THE last lump of coal has been burned at Longannet power station in Fife.
The station has been generating electricity for nearly half a century.
The move signals the end of coal-fired electricity generation in Scotland, as the country’s largest and last remaining coal-fired power station is “desynchronised”.
Longannet was the largest power station in Europe when it came online in 1969, capable of producing 2,400 megawatts of electricity for the grid.
It took eight years to build and powered an average of more than two million homes annually during its working life.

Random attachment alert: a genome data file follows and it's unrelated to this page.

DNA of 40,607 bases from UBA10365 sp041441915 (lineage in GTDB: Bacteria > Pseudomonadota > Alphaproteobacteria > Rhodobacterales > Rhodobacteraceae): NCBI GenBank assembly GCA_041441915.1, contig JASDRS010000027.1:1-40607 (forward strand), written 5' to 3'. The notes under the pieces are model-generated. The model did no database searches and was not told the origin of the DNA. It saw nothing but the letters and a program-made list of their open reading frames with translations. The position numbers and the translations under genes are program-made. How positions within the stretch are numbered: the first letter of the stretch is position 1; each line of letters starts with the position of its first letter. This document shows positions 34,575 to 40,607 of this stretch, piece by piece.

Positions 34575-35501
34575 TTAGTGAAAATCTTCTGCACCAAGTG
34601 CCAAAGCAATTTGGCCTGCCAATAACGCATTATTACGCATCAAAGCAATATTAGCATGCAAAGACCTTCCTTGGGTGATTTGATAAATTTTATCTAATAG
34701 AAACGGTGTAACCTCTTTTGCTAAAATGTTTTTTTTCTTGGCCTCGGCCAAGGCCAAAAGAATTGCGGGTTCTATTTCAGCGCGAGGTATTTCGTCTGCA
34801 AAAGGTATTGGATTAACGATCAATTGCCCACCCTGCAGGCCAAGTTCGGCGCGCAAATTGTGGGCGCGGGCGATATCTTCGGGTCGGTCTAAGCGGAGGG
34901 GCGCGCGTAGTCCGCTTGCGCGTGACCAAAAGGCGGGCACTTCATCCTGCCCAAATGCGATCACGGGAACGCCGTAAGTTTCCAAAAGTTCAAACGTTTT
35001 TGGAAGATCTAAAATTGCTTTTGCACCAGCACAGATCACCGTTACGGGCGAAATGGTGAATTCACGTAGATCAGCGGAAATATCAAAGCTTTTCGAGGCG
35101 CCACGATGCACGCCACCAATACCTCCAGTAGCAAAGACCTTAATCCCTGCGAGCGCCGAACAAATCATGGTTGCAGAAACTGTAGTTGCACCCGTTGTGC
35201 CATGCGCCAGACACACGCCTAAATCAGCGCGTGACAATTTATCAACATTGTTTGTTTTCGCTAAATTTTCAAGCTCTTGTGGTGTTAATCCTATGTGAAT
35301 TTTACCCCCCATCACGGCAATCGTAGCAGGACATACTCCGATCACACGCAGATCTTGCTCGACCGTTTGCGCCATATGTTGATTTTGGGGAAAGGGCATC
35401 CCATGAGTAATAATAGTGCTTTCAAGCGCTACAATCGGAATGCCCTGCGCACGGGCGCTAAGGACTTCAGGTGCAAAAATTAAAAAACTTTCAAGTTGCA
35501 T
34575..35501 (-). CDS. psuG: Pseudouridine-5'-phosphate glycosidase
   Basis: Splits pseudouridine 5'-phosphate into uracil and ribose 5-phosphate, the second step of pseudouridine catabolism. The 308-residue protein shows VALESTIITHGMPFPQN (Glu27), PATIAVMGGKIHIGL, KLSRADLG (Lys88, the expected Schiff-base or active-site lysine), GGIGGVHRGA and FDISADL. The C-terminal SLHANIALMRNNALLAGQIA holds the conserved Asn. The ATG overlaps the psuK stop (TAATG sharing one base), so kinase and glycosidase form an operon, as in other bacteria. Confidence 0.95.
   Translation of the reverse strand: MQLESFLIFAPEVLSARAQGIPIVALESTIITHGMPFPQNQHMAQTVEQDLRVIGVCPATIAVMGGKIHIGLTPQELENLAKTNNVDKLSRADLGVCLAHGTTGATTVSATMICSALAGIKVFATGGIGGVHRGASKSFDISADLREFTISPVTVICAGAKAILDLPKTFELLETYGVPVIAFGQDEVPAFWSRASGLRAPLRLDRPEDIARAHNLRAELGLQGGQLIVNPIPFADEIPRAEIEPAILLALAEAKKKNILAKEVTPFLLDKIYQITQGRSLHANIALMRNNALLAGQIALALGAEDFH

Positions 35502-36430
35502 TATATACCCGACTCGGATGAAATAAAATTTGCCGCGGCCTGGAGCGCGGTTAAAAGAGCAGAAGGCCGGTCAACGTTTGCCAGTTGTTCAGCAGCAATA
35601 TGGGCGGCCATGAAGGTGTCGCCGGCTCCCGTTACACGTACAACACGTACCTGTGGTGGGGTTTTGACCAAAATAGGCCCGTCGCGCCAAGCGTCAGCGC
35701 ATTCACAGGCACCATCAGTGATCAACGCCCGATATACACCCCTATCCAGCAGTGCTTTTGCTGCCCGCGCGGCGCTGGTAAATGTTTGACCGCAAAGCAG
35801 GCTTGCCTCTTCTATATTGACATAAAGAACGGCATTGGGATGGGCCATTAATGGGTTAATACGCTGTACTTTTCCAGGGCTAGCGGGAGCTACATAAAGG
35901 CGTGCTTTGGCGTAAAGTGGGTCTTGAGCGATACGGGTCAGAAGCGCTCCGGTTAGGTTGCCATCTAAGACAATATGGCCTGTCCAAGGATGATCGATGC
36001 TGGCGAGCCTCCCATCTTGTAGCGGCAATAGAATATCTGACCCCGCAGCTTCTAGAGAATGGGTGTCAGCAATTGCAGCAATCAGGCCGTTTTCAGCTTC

Longannet was originally designed to run for just 25 years.
In its lifetime, Longannet has used over 177 million tonnes of coal, 2.7 million tonnes of heavy fuel oil, 0.5 million tonnes of biomass and other fuels, and 2.4 million cubic metres of natural gas.
Over 60 billion cubic metres of cooling water from the Forth Estuary has passed through the station.
The plant operators said the closure marks a “sad day” for everyone at Longannet and the end of the coal age in Scotland.